Deportation by the Numbers

Some have taken to calling Obama the “deporter-in-chief.” At the same time, John Boehner says that Obama cant be trusted to enforce immigration laws. While being attacked from both left and right is just a day in the life for a centrist politician, the numbers behind both accusations merit a look.

To start, we might reconsider our use of the term “deportation.” Homeland Security employs two more precise terms in its place: “return” and “removal.” A “return” is the confirmed departure of a “deportable” alien from the US. A “removal” is a return subject to a court order, often with sanctions attached, which are triggered if the individual attempts to reenter. Returns are the more benign of the two, allowing an alien to reenter without any special consequences. Removals however can subject an alien to prison and other penalties if they try to come back.

And so it might surprise liberals to learn that Obama can be fairly dubbed the “remover-in-chief,” since his administration has eschewed “returns” for harsher “removals.” This trend began under Clinton. Looking at statistics going back to 1892, removals never exceeded 40,000 per year, and were often less than 10,000. But under Clinton, they more than quadrupled, reaching 188,000 in his last full year in office (2000).

Returns have been much more variable since measurement began in 1927. Under 10,000 per year for most of WWII, they surged past 1 million in 1954, only to fall beneath 100,000 for the decade after. Starting in 1970, returns began a steady climb, again reaching 1 million in 1985, 1.5 million in 1996, and hitting an all-time high of 1.675 million in 2000. Clinton might fairly be called the “returner-in-chief.”

Bush Duh paradoxically oversaw a halving of returns, but a doubling of removals. By his last full year (2008), removals had risen to an all time high of 360,000 – while returns had fallen to a 30 year low of 811,000. Under Obama, this trend continues, with removals reaching nearly 420,000 in 2012; and returns falling to 230,000, their lowest level since 1968.

Looking at the big picture, removals have increased almost every year since 1984, and returns have declined almost every year since 2000. It’s worth noting that definitions of “return” and “removal” have changed over time, and have recently been a source of controversy – though no matter the interpretation, the overall trends remain.

To get an idea about how very different is Obama’s approach to immigration enforcement, consider that in 2011 and 2012 removals exceeded returns for the first time since 1941. And not all returns are equal. While the Obama administration has had far fewer than any recent administration, qualitatively, those returns tend to be much harsher. Obama has ramped up an especially nasty return program (ATEP), which transports Mexicans caught at the border to places thousands of miles from their entry point, to both impose an effective penalty, and to make reentry that much more difficult. This measure is controversial because people subject to it are vulnerable to crime and official corruption, both of which are rampant in poor border towns. Another program, MIRP, is similar in practice and effect. Alone and without resources, even if they manage to avoid drug traffickers, common criminals and corrupt cops, deportees face significant hardship in returning home. (N.b. Obama has started classifying ATEP returns as removals – also amid some controversy.)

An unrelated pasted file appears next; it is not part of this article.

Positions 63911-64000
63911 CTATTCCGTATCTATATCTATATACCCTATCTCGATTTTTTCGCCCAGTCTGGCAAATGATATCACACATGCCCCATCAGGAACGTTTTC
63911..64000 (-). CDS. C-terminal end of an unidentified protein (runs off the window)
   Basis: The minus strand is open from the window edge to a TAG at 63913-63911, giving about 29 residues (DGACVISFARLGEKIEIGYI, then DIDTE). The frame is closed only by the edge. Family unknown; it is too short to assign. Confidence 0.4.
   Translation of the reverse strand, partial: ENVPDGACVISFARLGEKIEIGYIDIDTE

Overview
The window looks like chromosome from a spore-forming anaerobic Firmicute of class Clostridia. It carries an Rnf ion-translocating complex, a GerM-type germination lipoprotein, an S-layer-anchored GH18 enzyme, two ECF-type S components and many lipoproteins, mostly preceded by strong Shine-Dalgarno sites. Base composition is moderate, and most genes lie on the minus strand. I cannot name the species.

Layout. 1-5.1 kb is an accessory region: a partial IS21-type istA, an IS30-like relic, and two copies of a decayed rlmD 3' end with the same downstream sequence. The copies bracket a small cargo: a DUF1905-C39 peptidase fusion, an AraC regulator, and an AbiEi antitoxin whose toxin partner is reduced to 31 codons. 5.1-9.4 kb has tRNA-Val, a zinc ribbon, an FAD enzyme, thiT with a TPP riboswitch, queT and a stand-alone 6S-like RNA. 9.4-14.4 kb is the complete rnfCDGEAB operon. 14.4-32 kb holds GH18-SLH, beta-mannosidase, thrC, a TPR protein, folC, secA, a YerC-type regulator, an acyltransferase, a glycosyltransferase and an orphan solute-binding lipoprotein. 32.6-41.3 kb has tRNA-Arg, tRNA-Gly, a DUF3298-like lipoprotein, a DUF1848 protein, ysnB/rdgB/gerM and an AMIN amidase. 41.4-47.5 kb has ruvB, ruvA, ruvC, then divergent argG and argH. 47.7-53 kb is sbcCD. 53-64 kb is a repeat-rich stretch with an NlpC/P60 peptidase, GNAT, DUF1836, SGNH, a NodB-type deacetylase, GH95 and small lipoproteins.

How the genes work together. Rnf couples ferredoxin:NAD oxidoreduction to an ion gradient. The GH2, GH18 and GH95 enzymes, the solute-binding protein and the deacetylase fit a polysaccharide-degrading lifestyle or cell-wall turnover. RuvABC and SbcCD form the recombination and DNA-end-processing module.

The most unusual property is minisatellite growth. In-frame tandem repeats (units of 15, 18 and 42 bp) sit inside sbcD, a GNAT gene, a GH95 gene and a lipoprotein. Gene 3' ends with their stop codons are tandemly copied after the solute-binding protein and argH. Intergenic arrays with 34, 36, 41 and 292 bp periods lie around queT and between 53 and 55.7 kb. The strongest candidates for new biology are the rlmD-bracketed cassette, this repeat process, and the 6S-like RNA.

The Obama administration’s record on immigration enforcement is mixed – liberal in some respects, harsh in others. More people are caught along the southern border than ever before, and those caught are now more severely treated. But if they succeed in getting inside the country, undocumented aliens are now much less likely to be returned or removed, and can live and work in relative security. Some of these policies are consistent with the US interest in tighter border security – though at 2000 miles in length, the southern border is not going to be secure any time soon. All tolled, a greater share of federal police resources are now expended toward immigration than any other objective, including drug enforcement.

One must appreciate Obama’s decisions in light of the fact that existing laws were not written to deal with the reality of 12 million undocumented aliens – roughly 4% of the US population. Obama is rightly questioned over his emphasis on removals, and his use of ATEP and MIRP; however his decision to back off on returns is reasonable, given that the administrative tools available to the executive are simply inadequate for the present situation. The country desperately needs a legislative solution – which doesnt seem likely to come in the near future.



the data since 1892:

most comprehensive report:

other fun stuff:











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